• MikaReply

    6 November, 2017 at 5:18 am

    Hey, after getting tax refund am I free to open and wear the item (watches, purse, bag etc…) on the connecting airport? Is there any evidence in my passport about the bought item (for declaration) once I land in my home country?? Thank you!!

    • Zhiqiang & TingyiReply

      6 November, 2017 at 8:26 am

      yes – you can open and wear them after you have cleared the Japan customs. no need to declare once you have reached your home country

  • LimReply

    6 November, 2017 at 11:11 pm

    Hi, I am planning to buy a watch at a tax free shop. So it would mean I will pay the price without VAT. Do I still have to declare or show anything at the customs at departure? Thanks!

    • Zhiqiang & TingyiReply

      11 November, 2017 at 4:10 pm

      By right, you have to declare and show at customs at airport but I have never heard anyone who are required to show the items at the airport.
      You have to check how they display the prices – whether it is before or after VAT

  • MarcReply

    8 November, 2017 at 2:45 pm


    – If you werent able to get the refund on the date of purchased, is there a possibility to have it refunded in the Airport?
    – What if it’s like a Helmet and you didnt but it in a mall that have a tax refund counter, is there a possibility of a tax refund?

    Thank you so muc

    • Zhiqiang & TingyiReply

      11 November, 2017 at 4:09 pm

      I didnt find any tax refund counters at the airport. You may want to email them to confirm. They expect tourists to refund directly at the shop they buy.
      If the shop does not offer tax refund, then you cannot claim a tax refund.

      • Rizzal PuasaReply

        30 January, 2018 at 9:21 am

        There are no tax refund at Narita. There is however, a customs counter after you pass through immigration. Here is where you surrender all the receipts stapled to your passport by the various tax-free stores. Happy shopping everyone!

  • Gordon LeeReply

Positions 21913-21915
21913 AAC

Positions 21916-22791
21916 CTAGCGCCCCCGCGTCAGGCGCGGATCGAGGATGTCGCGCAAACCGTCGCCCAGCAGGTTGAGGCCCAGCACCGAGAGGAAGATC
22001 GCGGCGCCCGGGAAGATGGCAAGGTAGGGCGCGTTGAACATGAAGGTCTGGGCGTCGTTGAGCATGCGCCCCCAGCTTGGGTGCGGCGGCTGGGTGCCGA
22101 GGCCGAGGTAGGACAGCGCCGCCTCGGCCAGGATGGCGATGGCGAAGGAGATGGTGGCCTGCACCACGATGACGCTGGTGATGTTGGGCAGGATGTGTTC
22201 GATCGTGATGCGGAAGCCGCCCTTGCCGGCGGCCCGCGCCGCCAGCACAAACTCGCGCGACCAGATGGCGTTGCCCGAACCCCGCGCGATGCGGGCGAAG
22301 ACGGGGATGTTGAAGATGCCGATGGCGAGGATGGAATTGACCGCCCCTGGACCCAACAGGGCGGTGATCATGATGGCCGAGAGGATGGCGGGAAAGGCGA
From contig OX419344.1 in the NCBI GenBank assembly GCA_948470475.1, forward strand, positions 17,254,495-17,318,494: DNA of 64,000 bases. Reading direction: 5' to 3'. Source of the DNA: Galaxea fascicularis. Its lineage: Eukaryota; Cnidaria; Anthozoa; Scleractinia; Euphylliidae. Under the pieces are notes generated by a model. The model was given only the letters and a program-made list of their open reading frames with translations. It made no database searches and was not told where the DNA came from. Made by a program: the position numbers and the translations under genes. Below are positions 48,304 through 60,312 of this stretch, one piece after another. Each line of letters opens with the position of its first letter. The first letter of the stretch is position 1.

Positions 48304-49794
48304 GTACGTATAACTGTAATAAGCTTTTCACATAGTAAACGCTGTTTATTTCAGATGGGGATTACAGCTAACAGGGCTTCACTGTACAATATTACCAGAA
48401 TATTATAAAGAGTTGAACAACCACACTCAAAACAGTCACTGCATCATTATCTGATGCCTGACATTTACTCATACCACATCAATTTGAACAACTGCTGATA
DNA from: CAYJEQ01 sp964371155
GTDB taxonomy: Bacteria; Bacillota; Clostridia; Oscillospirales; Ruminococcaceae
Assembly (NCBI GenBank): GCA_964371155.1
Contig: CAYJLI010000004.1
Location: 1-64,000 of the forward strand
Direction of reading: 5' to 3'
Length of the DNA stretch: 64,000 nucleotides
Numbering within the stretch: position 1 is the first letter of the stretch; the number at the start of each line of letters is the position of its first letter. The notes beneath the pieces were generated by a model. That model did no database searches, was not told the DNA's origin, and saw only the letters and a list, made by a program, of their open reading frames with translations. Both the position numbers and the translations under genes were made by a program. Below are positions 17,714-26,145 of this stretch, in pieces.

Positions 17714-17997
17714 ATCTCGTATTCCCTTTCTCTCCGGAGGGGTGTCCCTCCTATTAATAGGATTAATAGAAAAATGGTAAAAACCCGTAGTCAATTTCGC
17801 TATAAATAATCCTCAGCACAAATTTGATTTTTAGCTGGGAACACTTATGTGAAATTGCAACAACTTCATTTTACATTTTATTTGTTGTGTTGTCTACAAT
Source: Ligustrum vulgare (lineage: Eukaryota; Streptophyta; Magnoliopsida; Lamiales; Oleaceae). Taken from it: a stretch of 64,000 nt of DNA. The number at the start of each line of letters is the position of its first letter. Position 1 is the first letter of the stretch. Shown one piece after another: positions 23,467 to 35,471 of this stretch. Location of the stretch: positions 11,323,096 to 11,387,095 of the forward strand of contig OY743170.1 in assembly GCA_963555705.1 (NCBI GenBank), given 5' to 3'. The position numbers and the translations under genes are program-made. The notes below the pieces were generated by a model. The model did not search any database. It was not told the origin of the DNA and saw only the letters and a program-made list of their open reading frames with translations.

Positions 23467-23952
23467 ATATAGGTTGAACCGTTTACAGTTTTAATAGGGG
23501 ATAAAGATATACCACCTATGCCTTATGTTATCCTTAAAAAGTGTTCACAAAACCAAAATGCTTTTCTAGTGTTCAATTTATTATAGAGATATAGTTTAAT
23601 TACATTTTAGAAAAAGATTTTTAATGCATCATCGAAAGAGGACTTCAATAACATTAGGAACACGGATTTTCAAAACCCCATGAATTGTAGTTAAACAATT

13 November, 2017 at 11:14 pm

    I went to Japan 2x and going for the 3rd time. I was never able to find the tax refund counter at NRT. Does anyone know where it’s located?

    • PavelReply

      29 November, 2017 at 9:27 am

      As far as I know, there is no tax refund in airports. You can only do it in tax free shops.

      • Rizzal PuasaReply

        30 January, 2018 at 9:17 am

        You are correct

  • ShahReply

    24 November, 2017 at 7:44 pm

    Hi.. if I were to buy a pair of shoes and open it to wear and throw the box away as it consumes space in my luggage,when I depart from the airport, is the vat paper stapled to my passport still valid? Or i have to pay the vat as it’s voided? Thanks!

    • Zhiqiang & TingyiReply

      24 November, 2017 at 11:02 pm

      by right you are not allowed to use the product or take it out of the sealed packaging if you have claimed your tax refund. But in reality they dont check at the airport.

  • amarpreet singhReply

    14 December, 2017 at 11:26 am


    Can you combine receipts from different stores??


  • MeitaReply

    19 December, 2017 at 8:09 am

    Hey i bought cosmetics from dotomburi,but i thought that i can only claim the tax at the airport like in singapore,but i read on ur blog that i can claim at the store where i bought the cosmetics?

    • Zhiqiang & TingyiReply

      20 December, 2017 at 8:13 pm

      yes – for japan, you can only claim at the store

  • WaqarReply

    5 January, 2018 at 7:02 pm

    is tax refund policy applicable on used car purchase ? or can we use VAT on Japanese car auction ?

    • Zhiqiang & TingyiReply

      6 January, 2018 at 3:29 pm

      I do not know used car purchase and relevant taxes in Japan

  • FlemmingReply

    7 April, 2018 at 3:32 am

    A question about online sale. I’m planning on ordering some electronics through Amazon Japan during my stay in Tokyo. Any experience how/if a VAT refund is possible? Thanks.

    • Zhiqiang & TingyiReply

      12 April, 2018 at 9:50 pm

      sorry – no experience with that

  • Rajesh SubashReply

    28 May, 2018 at 1:49 pm

    I just returned from Japan with lovely memories & experience. I had done some shopping at multiple centres, but main junk was at Tokyu Hands for which I got the tax refund of around 5000 Yen. Upon return I got a bit delayed lugging all the luggage to the train station and could catch the Narita Exp reservation only half hour later. As a result I reached the airport rather late and furthermore my Sri Lankan Airlines flight was prepond by 15 min. Hence it was quite a rush and finally managed to catch the flight. Amidst this chaos I missed the customs check counter to show the goods. Now what do I do for the same. I have the snaps & Video of all the sealed items intact here in India. Should I leave this issue as it is or do I need to notify the authorities ? If so to whom ?
    Thanks in advance

  • NatReply

    12 June, 2018 at 6:54 pm

    Hi, what if I buy goods in Tokyo but I’m leaving from Fukuoka International Ferry Port to Korea? Is there custom to declare my goods there?

  • brianReply

    25 July, 2018 at 6:07 pm


    if i purchase a watch that cost USD 14,000/- from an individual shop. where can i claim the GST refund.


    • Zhiqiang & TingyiReply

      30 July, 2018 at 11:47 pm

      the shop should provide you with the tax refund form